in any way, he has failed to produce any evidence of pretext.
Therefore, on these undisputed facts, Alnajdi has not met burden of establishing a
prima facie case of retaliation with respect to his termination, nor has he shown that the
non-retaliatory reason given for the termination is pretext. Accordingly, the defendant’s
motion for partial summary judgment is due to be granted with respect to plaintiff’s
Accordingly, consistent with the foregoing discussion of the evidence presented
and the Eleventh Circuit Court of Appeals case law, and in light of Alnajdi’s failure to
establish a prima facie case of retaliatory termination, this court determines that Serra’s
For purposes to the partial summary judgment motion, the court has accepted as true Alnajdi
testimony that he attended the training session. However, Busler’s affidavit makes clear that he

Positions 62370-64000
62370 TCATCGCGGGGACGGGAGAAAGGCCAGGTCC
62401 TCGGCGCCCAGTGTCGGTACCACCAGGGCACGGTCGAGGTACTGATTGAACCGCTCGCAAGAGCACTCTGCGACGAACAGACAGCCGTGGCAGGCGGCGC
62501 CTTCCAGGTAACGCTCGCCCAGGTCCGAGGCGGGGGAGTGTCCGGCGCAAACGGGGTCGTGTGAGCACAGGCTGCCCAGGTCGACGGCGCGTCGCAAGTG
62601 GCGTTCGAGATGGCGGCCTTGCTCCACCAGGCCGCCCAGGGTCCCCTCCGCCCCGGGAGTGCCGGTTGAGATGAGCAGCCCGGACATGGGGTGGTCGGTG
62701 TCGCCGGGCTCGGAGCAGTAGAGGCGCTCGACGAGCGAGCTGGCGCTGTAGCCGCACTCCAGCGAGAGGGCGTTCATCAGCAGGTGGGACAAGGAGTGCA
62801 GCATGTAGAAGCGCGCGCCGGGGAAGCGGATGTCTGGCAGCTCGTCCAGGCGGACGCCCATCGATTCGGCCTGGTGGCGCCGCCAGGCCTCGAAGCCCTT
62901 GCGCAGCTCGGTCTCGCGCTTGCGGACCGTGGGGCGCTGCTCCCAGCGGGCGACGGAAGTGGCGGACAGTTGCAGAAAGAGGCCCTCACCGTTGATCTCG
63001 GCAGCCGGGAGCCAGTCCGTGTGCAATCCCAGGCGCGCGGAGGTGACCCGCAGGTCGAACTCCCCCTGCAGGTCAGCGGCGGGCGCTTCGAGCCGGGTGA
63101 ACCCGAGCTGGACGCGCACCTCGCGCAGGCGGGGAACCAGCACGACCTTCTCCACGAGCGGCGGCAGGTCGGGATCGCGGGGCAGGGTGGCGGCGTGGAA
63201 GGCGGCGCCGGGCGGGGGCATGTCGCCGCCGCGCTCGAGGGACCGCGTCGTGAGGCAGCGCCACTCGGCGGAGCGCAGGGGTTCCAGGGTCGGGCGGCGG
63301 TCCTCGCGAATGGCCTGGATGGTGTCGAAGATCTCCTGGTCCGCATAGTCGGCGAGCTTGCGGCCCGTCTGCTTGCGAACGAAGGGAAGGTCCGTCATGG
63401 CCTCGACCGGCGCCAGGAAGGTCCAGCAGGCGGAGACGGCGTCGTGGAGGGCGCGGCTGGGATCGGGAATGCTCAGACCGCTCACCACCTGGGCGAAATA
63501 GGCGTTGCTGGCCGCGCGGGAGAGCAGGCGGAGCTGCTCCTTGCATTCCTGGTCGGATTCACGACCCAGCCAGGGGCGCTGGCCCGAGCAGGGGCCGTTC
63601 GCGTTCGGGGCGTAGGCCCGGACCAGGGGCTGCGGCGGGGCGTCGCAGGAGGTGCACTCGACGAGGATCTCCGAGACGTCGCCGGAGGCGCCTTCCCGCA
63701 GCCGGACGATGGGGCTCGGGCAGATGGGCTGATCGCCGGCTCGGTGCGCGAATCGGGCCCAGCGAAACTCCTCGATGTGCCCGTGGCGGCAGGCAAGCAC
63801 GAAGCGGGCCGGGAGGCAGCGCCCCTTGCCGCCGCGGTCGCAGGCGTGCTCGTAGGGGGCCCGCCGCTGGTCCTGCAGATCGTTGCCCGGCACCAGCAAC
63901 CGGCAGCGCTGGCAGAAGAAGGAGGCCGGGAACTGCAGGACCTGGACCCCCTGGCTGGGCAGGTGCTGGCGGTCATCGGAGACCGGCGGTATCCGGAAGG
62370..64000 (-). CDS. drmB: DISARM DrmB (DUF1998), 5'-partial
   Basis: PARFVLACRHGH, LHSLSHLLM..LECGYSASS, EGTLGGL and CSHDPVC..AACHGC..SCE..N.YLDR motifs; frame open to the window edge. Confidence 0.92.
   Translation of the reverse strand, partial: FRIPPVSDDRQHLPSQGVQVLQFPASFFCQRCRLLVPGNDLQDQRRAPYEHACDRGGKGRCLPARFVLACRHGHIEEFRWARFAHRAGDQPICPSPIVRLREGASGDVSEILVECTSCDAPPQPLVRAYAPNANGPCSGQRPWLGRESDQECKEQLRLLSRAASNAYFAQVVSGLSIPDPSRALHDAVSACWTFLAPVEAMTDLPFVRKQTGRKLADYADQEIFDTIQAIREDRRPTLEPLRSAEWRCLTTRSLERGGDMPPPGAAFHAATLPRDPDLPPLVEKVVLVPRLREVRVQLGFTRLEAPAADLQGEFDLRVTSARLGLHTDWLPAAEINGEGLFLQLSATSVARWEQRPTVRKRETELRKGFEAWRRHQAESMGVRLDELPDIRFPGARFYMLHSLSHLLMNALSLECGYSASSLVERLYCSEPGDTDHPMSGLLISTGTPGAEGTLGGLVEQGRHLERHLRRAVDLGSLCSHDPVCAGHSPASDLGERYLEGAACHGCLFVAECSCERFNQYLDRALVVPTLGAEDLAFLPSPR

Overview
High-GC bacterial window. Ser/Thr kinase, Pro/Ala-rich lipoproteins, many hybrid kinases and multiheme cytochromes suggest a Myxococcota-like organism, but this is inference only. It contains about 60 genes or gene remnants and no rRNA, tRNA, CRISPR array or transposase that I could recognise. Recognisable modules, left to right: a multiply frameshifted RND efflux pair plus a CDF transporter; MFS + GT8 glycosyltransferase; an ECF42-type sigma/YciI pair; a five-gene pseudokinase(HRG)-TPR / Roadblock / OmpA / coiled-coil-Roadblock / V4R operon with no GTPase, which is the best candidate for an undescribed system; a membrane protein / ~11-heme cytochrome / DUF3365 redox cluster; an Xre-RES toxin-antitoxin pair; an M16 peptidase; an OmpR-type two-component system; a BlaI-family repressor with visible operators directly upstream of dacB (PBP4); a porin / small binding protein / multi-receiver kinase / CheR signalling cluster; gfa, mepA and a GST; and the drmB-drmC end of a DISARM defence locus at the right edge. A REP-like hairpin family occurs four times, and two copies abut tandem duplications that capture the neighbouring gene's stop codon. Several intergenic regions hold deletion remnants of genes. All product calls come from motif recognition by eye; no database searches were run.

believed that plaintiff had not attended the training session when he made the decision to terminate
him. Plaintiff has not attempted to dispute the truthfulness of Busler’s testimony that he believed
plaintiff had not attended the training session when he made the decision. Even if Busler was
mistaken about plaintiff’s attendance, there is no evidence that Busler did not believe it to be true.
motion for partial summary judgment against Alnajdi with respect to his claim of
retaliatory termination is due to be GRANTED, and the retaliatory-termination claim is
due to be DISMISSED WITH PREJUDICE.7
A separate order will be entered in accordance with the findings set forth herein.
DATED the 11th day of December, 2012.
T. MICHAEL PUTNAM
U.S. MAGISTRATE JUDGE
To be clear, Alnajdi’s claim that Serra retaliated by contacting other dealerships to suggest
they not hire plaintiff remains a viable claim in the case.